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Apple is Questioned Over Privacy Concerns

Apple is Questioned Over Privacy Concerns

Apple fans love their iPhones and iPads and, at least according to a pair of privacy advocates in Washington, are being strong-armed into giving away too much of their personal information in order to use the popular gadgets.

As Datamation reports, Reps. Ed Market and Joe Barton are pressuring Apple CEO Steve Jobs to justify the boilerplate terms of use for his company's devices that require users to allow Apple to do whatever it wants with "non-personal" information transmitted from their iPhones and iPads.

In its privacy policy, Apple suggests as an example that it might share users' location data with third-party applications. Many of those apps, which have come increasingly to define the user's experience on the iPhone and iPad, are now incorporating location awareness to enhance mapping, social or promotional features.

Apple insists in its privacy policy that the location information is collected anonymously and includes no markers that could personally identify users.

But Apple's blanket claim over non-personal data leaves a wide berth for the use of location-based information: "We may collect, use, transfer and disclose non-personal information for any purpose," the privacy policy reads.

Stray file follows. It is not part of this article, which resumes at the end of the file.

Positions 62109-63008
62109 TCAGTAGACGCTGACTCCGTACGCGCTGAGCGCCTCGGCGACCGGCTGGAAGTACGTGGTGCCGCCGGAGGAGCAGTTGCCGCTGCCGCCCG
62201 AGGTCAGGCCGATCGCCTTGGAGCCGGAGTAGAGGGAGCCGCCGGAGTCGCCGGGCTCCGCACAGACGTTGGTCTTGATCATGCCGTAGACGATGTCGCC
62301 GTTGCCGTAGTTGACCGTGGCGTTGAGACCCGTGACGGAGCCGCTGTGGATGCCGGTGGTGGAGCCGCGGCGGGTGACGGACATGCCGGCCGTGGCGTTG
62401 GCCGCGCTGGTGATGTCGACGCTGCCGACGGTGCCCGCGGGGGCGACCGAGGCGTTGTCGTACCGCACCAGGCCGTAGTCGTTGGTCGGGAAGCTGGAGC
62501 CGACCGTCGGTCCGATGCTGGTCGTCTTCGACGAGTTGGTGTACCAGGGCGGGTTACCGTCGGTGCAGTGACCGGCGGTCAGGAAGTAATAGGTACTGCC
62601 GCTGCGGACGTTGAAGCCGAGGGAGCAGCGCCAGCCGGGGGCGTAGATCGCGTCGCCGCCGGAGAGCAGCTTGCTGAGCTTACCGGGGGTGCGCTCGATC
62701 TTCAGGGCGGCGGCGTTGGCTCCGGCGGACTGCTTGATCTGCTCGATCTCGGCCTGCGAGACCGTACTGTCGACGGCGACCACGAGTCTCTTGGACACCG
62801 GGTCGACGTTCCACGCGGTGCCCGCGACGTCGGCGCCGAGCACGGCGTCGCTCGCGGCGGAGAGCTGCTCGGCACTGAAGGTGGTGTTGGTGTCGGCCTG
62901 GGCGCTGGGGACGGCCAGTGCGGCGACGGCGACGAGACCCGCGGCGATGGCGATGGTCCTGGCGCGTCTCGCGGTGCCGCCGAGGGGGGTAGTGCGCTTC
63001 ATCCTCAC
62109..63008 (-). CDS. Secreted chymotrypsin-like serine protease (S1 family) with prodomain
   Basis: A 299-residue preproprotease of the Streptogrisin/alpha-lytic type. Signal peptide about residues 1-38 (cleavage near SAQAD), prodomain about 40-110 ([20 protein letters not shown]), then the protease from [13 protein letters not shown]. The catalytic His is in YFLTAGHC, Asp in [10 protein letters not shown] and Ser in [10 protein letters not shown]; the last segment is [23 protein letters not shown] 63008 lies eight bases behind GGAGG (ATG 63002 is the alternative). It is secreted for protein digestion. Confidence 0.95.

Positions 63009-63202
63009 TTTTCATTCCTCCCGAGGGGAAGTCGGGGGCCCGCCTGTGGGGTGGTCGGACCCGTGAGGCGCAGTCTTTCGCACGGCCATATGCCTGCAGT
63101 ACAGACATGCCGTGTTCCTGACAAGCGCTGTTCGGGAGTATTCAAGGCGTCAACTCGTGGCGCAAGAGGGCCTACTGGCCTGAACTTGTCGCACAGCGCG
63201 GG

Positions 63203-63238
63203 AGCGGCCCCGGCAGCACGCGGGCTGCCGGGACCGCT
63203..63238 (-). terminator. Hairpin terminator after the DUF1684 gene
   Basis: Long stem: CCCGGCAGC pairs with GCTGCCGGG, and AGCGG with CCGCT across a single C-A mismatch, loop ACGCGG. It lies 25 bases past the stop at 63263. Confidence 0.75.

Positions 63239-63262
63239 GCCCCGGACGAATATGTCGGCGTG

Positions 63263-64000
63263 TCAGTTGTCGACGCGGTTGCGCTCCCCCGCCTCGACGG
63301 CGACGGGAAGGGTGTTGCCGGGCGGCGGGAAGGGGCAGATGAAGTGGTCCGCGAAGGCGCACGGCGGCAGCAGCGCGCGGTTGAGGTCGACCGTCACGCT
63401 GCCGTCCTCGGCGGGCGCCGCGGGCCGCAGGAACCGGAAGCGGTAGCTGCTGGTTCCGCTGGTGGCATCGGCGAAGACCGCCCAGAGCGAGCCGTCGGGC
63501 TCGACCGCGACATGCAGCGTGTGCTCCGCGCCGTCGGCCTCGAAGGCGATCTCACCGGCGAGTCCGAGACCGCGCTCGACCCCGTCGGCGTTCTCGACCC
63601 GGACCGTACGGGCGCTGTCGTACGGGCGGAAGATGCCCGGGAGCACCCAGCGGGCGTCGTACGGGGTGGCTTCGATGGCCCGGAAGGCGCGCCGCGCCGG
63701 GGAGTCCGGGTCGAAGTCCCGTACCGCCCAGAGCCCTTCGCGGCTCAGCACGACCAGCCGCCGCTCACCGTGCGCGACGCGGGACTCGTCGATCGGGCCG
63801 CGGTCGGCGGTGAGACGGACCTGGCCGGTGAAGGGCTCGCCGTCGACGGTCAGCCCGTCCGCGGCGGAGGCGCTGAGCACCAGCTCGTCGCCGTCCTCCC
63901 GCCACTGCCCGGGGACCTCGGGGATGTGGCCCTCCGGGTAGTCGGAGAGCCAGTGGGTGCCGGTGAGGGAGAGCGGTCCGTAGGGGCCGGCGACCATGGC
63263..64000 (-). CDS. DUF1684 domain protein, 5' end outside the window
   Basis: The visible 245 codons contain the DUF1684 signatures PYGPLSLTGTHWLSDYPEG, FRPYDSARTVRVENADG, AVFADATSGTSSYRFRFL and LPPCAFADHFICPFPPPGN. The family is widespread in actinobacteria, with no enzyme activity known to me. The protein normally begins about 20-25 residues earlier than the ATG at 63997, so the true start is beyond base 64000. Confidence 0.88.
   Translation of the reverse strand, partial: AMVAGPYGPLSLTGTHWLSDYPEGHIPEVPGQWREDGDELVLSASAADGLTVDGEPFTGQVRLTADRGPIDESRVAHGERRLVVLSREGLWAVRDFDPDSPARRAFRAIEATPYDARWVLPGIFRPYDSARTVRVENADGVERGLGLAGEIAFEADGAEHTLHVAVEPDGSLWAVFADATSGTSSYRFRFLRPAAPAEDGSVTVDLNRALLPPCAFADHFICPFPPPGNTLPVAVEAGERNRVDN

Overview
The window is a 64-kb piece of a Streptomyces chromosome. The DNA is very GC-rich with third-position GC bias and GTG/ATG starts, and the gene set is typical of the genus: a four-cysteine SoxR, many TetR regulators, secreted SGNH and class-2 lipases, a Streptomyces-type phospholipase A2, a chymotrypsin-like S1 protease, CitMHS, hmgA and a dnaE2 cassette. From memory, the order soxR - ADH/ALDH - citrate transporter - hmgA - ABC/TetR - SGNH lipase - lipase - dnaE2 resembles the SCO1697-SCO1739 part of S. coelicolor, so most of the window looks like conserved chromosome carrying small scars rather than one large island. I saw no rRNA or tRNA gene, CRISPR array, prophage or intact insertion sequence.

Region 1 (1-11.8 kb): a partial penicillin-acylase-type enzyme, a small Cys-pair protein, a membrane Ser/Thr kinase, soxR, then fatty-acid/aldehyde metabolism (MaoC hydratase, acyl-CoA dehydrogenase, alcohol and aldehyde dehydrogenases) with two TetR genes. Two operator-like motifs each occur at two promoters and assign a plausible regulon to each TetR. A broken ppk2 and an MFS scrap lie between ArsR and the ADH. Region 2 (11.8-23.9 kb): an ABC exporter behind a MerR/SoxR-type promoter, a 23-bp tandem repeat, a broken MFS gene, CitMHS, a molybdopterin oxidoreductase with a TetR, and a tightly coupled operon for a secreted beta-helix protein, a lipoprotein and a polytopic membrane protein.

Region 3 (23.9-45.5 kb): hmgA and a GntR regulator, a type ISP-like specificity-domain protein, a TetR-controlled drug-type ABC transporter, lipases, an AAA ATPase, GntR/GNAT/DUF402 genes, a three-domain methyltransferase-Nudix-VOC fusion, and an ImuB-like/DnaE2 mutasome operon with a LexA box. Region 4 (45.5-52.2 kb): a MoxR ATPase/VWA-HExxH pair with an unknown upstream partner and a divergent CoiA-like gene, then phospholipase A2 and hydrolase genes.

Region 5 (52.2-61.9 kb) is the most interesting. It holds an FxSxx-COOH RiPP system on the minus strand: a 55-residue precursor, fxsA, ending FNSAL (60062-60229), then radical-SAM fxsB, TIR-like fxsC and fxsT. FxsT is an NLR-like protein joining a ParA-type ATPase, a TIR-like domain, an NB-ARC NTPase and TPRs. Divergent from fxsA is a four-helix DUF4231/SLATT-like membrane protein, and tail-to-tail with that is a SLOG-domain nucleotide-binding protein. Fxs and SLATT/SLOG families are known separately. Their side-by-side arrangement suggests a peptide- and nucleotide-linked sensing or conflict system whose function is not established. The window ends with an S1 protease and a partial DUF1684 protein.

Two self-styled privacy hawks in Congress have turned their attention toward Apple, asking the company for answers about how it is collecting and using information about its users' geographical location.

In a letter to Apple CEO Steve Jobs, Reps. Ed Markey (D-Mass) and Joe Barton (R-Texas) posed a string of questions about a recent addition to the company's privacy policy that staked a broad claim to information associated with users' location: "Apple and our partners and licensees may collect, use, and share precise location data, including the real-time geographic location of your Apple computer or device," the policy now reads.

That didn't sit well with Markey and Barton, who sent the letter to Jobs in response to a report in the L.A. Times highlighting Apple's policy change.


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